B: You and Mr. Chalu wound up having to work together pretty closely.

H: Yes, we did work very closely, along with the director of nursing and other people
in nursing who were involved with the item that we were looking at. Then in the
cardiac department we needed to get monitors and things of that sort, and that's
considered a big expenditure. The x-ray department I know has their big
expenditures, as well as the lab.

B: The cardiac monitors are the actual bedside monitoring devices that the nursing
staff then keeps an eye on to observe the condition of a patient.

H: Right.

B: How many of those did you have? Do you recall?

H: Well, I think we started off with two or three and we kept building it up. I don't
know how many they have now, it's quite a big department now.

B: Did the technology change a lot in cardiac monitoring equipment?

H: I'm not real certain, but it did change a lot.

[break in interview]

B: You've mentioned that Mr. Chalu was important in budgeting, and I guess his two









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challenges as finance director were trying to keep a lid on costs on one hand,
and at the same time, just trying to look around the corner into the future and
figure out what kind of needs you were going to be having from day-to-day and
week-to-week and month-to-month. Who used to do that before Mr. Chalu? Do
you remember any of the people who preceded him?

H: I don't remember as to who did that before Mr. Chalu.

B: You seem to believe that he really made a big difference when he came into that
job.

H: I think he was one of the most important people there. Next to Mr. Swanson, he
was the most important because he always had his finger on the finances and
where we stood and the goals that we were trying to reach, if we were able to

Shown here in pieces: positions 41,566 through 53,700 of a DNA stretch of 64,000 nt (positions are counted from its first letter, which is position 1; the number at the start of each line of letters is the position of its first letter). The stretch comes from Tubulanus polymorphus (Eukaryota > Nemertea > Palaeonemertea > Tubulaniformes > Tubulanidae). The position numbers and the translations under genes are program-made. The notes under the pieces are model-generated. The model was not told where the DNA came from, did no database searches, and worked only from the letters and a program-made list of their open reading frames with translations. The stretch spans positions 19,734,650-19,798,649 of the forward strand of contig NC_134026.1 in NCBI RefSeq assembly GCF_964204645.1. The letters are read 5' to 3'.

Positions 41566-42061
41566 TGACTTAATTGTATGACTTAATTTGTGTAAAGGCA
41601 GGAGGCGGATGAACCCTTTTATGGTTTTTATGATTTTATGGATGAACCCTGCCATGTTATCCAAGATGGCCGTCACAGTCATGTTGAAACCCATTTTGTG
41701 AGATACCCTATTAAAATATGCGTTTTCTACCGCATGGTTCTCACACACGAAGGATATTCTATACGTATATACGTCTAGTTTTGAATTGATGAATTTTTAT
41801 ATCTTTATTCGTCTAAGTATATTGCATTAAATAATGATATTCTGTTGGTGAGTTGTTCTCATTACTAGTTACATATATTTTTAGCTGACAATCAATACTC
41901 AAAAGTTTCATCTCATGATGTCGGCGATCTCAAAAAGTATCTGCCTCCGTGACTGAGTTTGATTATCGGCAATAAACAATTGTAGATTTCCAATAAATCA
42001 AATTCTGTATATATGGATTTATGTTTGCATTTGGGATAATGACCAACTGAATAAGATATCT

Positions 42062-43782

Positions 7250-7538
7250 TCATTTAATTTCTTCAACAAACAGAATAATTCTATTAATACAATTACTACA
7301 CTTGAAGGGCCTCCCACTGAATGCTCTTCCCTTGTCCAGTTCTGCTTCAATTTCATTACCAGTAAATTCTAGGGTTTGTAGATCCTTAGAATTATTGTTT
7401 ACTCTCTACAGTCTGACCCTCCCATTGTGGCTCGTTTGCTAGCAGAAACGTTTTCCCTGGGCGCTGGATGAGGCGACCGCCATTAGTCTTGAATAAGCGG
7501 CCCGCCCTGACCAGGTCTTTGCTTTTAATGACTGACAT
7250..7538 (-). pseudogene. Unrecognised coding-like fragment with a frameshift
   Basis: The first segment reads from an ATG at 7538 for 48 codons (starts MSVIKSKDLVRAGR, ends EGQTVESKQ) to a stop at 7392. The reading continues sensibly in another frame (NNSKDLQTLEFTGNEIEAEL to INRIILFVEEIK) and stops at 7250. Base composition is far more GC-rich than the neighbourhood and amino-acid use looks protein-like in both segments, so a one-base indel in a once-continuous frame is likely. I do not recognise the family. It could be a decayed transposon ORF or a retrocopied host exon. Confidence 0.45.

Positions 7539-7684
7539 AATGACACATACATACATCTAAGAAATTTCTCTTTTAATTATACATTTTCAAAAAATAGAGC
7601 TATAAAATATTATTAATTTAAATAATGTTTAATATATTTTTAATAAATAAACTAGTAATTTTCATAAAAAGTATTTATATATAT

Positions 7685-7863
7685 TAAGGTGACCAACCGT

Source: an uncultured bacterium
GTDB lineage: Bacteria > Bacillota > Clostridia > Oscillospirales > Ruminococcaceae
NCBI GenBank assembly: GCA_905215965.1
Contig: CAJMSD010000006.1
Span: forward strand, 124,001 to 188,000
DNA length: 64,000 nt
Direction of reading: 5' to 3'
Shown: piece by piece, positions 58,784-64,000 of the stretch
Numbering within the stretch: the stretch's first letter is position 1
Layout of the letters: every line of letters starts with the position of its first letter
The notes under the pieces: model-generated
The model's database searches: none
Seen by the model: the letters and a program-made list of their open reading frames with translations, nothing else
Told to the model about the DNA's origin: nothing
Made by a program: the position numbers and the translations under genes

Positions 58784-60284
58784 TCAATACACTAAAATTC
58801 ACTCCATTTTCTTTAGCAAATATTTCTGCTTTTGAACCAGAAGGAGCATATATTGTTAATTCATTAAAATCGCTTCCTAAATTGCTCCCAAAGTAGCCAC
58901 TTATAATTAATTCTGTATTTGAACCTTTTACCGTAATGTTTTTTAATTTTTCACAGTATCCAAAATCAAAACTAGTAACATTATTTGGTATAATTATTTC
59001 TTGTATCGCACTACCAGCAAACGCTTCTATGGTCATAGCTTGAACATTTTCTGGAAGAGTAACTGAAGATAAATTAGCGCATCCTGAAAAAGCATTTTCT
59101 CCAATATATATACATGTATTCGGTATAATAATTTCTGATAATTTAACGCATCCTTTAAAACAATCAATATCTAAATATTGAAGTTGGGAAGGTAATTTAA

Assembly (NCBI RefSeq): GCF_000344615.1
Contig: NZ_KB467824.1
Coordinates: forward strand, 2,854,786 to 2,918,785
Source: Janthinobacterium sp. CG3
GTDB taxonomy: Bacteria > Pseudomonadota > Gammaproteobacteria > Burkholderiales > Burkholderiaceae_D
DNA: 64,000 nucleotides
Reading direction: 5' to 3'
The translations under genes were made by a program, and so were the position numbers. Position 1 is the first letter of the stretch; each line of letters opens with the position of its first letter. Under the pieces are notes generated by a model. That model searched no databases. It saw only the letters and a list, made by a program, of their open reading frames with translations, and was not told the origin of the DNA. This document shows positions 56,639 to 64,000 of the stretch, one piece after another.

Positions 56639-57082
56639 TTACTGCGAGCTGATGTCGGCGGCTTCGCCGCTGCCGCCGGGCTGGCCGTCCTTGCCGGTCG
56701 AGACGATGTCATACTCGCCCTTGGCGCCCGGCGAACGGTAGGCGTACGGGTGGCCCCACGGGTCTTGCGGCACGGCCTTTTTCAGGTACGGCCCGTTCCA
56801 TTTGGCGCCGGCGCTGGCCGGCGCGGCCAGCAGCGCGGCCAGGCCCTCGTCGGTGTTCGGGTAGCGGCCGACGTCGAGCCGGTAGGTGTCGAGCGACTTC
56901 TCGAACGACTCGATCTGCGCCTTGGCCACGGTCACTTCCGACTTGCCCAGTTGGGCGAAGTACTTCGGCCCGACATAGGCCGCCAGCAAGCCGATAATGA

reach them monetarily.

B: When you say goals, how would you define your goals? Give an example of a
goal that you would try to meet.

H: We had a goal one time of setting up a specialized-well, it was the cardiac unit
again. The cardiac unit had to have special kinds of beds, special kinds of
equipment, and to set up that department it would take quite a bit of money. You
needed to know how much usage there would be for that item and estimate the
number of hours it was used [to see] can we afford it, will it pay for itself, or do we
have to wait until we have other funds available? By other funds, I mean
donations to pay for them. He had to have a lot of expertise in how to make the
best use of the money available that could be done.

B: Did he seem to be concerned a lot about having to account for money to the
public or to the hospital's board of directors? Was that a theme in his remarks
about his problems?

H: Well, I think he was more or less telling Mr. Swanson what was being needed
and they were collaborating anyway because you don't just move in and say, we
need this; you have to do a lot of background work to be sure that that is the item
that you really need and that the best use for that department is to have that.
Another thing, it did come in to thought, as to how often it would be used and
how often we could realize return on the investment that the hospital made.

B: When you had to buy a specialized piece of equipment like a cardiac monitor or
some other expensive piece of machinery, would it be Mr. Chalu who would
actually do the research and come up with the buying specifications for it?

H: Yes. Mr. Chalu researched the request as to the cost of a piece of equipment
and he did some studies on how often it might be used. He had a lot of expertise.









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B: You say that you think his background before he came to Bayfront was as a
business accountant, maybe a tax accountant for a corporation up north?

H: Yes.